Thursday, February 11, 2010

I Second That Amendment

This week I received my State of New Jersey Firearms Purchaser Identification Card, which gives me permission to buy rifles and shotguns in New Jersey.
Receiving the card was a culmination of seven months of waiting after I filled out the necessary forms back in July 2009. According to information on the New Jersey State Police website, the average waiting time for the permit is one month. Why it took seven months is mindboggling, but I’m not quibbling over bureaucratic lag time. I finally have my firearms permit.
Woodland creatures, here I come!
The process into securing my Second Amendment rights began at my local police department, where I handed in my applications and paid the $60 processing fee. I was taken by a nice detective and fingerprinted. He collected my information, including the names and numbers of two non-relative contacts and a consent form to search my mental health records (since so many lone gunmen are insane), and told me to wait.
So I waited.
For seven months.
Why such a long waiting period? In New Jersey, permits could be issued in 30 days but usually take many months. This is due to intense background checks by the New Jersey State Police and Statue Bureau of Identification.
Firearm waiting periods were enacted to prevent easy accessibility to guns by people who might use them to harm others. They attempt to weed out the risky purchasers, including ex-cons, people with a penchant for violence or those who hear voices in their heads instructing them to purge the unworthy ones at that Dairy Queen.
Waiting periods were also enacted to prevent crimes of passion, presupposing that those who are enraged would have a “cooling off period” before buying a gun. This is flawed logic, because if you’re really angry and want somebody dead, you’d probably just stab them. I wonder if the government will enact waiting periods for buying cutlery sets.
New Jersey requires one permit for purchasing rifles and shotguns and another one for purchasing handguns. I went with only the rifle and shotgun permit since stalking a grizzly bear with a Derringer would be suicidal.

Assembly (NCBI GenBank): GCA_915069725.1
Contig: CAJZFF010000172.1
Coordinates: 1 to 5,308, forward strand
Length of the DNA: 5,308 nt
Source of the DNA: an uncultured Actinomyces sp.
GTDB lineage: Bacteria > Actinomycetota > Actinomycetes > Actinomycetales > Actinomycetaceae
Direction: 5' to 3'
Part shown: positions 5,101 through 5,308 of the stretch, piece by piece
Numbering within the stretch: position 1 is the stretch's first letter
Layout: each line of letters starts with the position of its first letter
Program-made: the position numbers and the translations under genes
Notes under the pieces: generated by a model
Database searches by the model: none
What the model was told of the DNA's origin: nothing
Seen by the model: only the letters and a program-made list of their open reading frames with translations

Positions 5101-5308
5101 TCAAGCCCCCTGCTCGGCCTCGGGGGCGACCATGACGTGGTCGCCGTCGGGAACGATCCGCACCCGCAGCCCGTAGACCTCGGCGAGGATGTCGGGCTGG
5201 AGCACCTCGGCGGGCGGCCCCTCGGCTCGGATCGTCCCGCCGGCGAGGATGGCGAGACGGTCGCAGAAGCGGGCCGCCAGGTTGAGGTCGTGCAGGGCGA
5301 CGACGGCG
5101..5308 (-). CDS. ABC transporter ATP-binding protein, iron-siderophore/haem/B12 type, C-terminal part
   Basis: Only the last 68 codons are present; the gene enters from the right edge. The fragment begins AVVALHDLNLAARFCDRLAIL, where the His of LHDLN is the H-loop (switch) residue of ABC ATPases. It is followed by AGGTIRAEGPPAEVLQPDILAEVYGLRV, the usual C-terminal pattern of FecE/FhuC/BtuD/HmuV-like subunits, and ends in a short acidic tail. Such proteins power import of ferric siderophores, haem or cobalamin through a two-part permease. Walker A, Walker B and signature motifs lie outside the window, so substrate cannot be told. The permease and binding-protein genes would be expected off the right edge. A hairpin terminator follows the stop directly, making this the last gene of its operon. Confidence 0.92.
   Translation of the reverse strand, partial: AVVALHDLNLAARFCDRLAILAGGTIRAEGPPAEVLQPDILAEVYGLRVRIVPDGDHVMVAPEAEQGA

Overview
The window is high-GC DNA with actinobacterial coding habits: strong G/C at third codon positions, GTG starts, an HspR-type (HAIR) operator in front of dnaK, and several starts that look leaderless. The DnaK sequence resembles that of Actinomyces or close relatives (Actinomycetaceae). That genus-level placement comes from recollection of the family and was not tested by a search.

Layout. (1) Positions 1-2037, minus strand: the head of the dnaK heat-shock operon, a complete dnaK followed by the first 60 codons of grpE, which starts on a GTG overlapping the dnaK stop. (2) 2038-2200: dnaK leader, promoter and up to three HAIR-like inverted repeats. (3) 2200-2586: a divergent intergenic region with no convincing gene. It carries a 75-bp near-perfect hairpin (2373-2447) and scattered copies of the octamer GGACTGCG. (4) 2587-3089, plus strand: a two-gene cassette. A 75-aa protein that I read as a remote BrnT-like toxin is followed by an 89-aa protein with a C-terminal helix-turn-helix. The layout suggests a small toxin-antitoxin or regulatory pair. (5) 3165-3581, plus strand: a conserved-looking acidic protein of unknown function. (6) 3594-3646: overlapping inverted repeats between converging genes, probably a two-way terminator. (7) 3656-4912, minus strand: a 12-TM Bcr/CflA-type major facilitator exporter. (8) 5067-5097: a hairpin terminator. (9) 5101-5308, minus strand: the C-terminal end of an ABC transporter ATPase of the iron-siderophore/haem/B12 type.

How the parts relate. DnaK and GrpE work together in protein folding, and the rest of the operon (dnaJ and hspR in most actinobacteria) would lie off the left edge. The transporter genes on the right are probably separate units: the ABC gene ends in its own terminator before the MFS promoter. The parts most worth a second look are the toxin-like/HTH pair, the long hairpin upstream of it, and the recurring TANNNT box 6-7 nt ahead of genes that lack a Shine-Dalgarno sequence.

There's also a permit to carry a gun, which the police officer said I didn't need because "only policemen carry guns." I guess he was worried I'd assume the guise of a masked vigilante and put him out of a job.
Gun advocates who are suspicious of waiting periods and legislation which ban certain types of guns (like assault weapons) have registered their discontent online.
One firearms forum carried the following posts:

“If a nationwide ban on guns does happen it will be a sad day for America. I like to believe we have enough gun owners and pro gun organizations to make our voices heard. Next they will be listening in on your phone calls and detaining you for 48 hours without a reason...O wait, They do that already.”

I don't know if it could happen, a nation-wide ban that is. I don't know what oath LEOs take (I'm not knocking on LEOs, I simply don't know ), but people in the military swear to uphold the Constitution of the United States of America, and lawful orders of the officers appointed over them-- and the Commander-in-Chief. Seeing how a nation-wide ban would be un-Constitutional, any utilization of military-type would be an unlawful order, and can be discarded without punishment.